WAUKESHA, Wis. — Lake Michigan is just 15 miles from this city of 70,000 in the Milwaukee suburbs. But these days it seems like a gigantic, shimmering mirage, tantalizingly out of reach.
The aquifer that has provided most of Waukesha's drinking water for the last century has dropped so far that what's left has unhealthy levels of radium and salt. The city would like to draw from the Great Lakes, just as more than 40 million people in eight states — from Minnesota to New York — and two Canadian provinces do every day.
If only it were that simple.
Though the lakes are so vast they hold one-fifth of all the fresh water on the earth's surface, the states with rights to it have always guarded them jealously and aren't in a generous mood after more than a decade of abnormally low levels. Their permission is required to tap in from outside the watershed, and approval for Waukesha — which lies barely on the wrong side of the line — is far from certain.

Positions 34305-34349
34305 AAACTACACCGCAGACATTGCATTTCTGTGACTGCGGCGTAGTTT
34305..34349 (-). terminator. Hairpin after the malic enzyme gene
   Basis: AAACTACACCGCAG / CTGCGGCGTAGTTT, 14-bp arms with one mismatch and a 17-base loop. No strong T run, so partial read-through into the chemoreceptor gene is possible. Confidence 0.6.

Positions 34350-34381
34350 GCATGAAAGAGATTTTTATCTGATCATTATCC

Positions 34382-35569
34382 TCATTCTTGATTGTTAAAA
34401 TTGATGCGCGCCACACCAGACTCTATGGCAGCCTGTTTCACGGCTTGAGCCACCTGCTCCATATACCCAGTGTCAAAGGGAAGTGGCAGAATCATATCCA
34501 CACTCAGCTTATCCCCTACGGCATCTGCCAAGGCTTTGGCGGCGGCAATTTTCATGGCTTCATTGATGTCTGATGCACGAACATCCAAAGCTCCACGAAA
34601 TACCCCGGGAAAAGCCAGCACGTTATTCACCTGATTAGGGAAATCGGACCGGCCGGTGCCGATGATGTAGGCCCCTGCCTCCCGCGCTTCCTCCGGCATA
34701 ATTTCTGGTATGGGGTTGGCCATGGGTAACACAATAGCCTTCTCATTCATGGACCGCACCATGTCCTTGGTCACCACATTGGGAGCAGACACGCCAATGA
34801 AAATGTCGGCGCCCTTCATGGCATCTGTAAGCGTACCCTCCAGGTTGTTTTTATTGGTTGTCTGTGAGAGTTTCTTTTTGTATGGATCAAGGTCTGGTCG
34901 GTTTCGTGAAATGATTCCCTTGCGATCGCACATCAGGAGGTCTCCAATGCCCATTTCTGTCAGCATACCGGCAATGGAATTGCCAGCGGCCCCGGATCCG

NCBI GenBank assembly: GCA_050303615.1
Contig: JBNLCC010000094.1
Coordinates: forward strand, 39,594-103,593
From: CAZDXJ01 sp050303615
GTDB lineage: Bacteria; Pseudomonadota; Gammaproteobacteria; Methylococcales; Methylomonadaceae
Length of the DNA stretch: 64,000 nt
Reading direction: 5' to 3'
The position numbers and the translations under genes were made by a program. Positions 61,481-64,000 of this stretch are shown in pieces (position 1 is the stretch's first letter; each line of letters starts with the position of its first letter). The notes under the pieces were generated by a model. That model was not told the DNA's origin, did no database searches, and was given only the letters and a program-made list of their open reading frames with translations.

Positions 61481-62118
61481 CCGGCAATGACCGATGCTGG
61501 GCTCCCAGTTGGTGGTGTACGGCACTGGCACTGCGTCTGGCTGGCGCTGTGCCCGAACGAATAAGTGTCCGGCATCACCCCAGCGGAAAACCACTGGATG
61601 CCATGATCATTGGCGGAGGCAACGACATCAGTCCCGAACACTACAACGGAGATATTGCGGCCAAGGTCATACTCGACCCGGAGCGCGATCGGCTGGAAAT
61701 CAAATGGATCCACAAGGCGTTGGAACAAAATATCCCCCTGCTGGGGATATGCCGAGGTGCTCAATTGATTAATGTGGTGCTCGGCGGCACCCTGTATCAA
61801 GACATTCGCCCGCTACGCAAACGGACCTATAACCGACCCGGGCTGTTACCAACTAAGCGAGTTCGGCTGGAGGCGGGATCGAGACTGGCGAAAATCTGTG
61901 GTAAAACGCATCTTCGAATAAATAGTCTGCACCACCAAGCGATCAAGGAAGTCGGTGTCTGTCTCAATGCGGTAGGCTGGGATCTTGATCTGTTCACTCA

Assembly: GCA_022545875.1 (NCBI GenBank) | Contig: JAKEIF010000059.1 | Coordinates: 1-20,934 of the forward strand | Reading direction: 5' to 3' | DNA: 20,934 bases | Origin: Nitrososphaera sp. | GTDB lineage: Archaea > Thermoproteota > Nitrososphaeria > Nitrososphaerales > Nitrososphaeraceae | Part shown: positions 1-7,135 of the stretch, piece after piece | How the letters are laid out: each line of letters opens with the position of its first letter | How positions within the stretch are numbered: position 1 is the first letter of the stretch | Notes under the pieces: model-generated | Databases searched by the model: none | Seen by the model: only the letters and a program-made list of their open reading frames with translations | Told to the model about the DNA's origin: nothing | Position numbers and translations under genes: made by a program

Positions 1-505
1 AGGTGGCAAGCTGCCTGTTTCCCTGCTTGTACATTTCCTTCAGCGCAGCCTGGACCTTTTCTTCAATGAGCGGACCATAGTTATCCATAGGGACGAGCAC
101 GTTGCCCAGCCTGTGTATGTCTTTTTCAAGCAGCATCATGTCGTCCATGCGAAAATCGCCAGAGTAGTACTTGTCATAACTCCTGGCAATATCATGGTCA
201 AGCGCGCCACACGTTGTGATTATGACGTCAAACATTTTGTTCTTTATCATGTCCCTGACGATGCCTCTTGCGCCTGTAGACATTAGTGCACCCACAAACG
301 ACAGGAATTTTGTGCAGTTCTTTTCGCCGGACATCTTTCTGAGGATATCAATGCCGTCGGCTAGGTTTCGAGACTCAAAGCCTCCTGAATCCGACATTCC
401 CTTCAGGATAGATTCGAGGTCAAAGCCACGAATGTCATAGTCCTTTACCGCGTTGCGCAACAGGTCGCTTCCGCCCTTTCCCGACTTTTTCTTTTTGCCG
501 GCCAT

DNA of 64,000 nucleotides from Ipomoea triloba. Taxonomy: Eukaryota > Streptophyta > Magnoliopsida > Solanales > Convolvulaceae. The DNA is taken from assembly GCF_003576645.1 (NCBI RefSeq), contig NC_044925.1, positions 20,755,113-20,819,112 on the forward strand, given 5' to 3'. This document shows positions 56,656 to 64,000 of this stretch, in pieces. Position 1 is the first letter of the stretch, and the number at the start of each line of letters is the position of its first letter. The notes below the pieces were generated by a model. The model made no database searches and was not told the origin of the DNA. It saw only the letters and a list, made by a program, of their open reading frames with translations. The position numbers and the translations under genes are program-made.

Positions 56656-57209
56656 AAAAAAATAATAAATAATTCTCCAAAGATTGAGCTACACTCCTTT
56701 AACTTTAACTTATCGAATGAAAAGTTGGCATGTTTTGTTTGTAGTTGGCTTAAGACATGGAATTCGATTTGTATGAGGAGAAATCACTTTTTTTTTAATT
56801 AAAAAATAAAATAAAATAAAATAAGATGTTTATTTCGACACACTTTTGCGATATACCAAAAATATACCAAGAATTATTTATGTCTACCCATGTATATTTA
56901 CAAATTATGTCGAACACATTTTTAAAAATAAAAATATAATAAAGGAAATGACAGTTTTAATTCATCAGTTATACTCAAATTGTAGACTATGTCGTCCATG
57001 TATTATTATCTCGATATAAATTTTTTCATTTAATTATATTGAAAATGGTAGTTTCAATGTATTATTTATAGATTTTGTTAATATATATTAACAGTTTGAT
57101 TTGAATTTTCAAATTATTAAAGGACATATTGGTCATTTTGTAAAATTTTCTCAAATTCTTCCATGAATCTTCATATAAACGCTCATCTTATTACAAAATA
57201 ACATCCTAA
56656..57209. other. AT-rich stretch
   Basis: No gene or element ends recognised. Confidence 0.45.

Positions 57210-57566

The ban on piping Great Lakes water beyond the boundary was established five years ago to keep the drought-stricken Sun Belt from siphoning off the region's greatest resource. But it's also creating winners and losers in the economically strained states around the lakes.
Waukesha's request is a test case of whether the ban will cause neighbor-versus-neighbor clashes as cities in the Midwest fight for any advantage in luring jobs and people. Many hope to build economies around water-based technology, even as heightened demand and climate change create shortages.
A recent report identified at least seven other cities in Wisconsin, Indiana and Ohio that are in the same predicament as Waukesha and may come calling for lake water.
"The Great Lakes aren't a cooler full of water to parcel out," said Joel Brammeier, president of the Alliance for the Great Lakes, which produced it. "They're a globally unique ecosystem."